Pandemic increases trash troubles, prompts crackdown in Pa.

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Much of the trash is pandemic-related, with masks, gloves, and take-out containers being tossed alongside roads

PULASKI, Pa. (WKBN) – Trash trouble seems to be a problem on local roads. We already reported on the situation along ODOT roads. Thursday, PennDOT shared how its noticed an increase in trash, and also outlined a way for you to help.

It says much of the trash is pandemic-related, with masks, gloves, and take-out containers being tossed alongside roads.

PennDOT encourages people to sign-up and adopt a 2-mile section of road or an interchange. Fifty-four groups in Mercer County have Adopted a Highway, covering 141 miles of road.

“PennDOT doesn’t have the resources to send their crews out to pick up litter. We depend on volunteers. Right now, litter has become an epidemic. Last year, because of COVID, we weren’t allowing groups to pick up, so we only had one pickup last year,” said PennDOT Roadside Specialist Cheryl Wimer.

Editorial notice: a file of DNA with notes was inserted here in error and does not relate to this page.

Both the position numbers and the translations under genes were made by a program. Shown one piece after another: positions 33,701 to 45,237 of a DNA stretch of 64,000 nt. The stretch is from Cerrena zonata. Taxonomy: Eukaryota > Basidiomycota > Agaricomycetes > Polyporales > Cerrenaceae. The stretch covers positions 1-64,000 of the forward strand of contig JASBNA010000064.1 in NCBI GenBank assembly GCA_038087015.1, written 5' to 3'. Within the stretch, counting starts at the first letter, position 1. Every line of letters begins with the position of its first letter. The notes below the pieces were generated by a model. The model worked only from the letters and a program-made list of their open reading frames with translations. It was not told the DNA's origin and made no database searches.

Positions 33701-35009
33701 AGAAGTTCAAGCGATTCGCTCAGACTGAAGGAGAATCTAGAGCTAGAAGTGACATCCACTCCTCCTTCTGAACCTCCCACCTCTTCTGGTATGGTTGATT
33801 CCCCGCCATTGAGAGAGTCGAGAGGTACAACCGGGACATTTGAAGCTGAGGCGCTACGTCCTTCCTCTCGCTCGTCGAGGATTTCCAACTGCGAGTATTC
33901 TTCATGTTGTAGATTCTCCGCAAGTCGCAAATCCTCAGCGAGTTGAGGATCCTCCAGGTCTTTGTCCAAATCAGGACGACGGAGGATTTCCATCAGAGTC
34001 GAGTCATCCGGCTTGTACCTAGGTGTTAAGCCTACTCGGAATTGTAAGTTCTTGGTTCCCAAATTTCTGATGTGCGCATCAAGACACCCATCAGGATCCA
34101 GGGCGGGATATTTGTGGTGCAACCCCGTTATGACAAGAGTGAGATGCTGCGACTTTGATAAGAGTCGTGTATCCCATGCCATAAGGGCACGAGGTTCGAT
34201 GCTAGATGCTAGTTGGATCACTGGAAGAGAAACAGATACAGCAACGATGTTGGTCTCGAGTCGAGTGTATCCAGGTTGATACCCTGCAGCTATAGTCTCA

Pennsylvania has litter enforcement corridors, too. It doubles the penalties for littering in one of these protected areas, including a community service requirement for first-time offenders.

Fines for littering are stiff. Trooper Herbert Rieger said multiple offenses could add up.

“If you’re caught littering in PA, you can face a fine of $300. Also, you can be ordered to participate in a community litter pickup for 5-30 hours. If you’re caught a second time, you could face up to 30-100 hours,” he said.

The Sharon-Hermitage-Farrell area is one with a lot of need for volunteer groups to pick up trash, according to PennDOT. Greenville is one of the more adopted areas.

You can find more information about Adopting a Highway, on the PennDOT website

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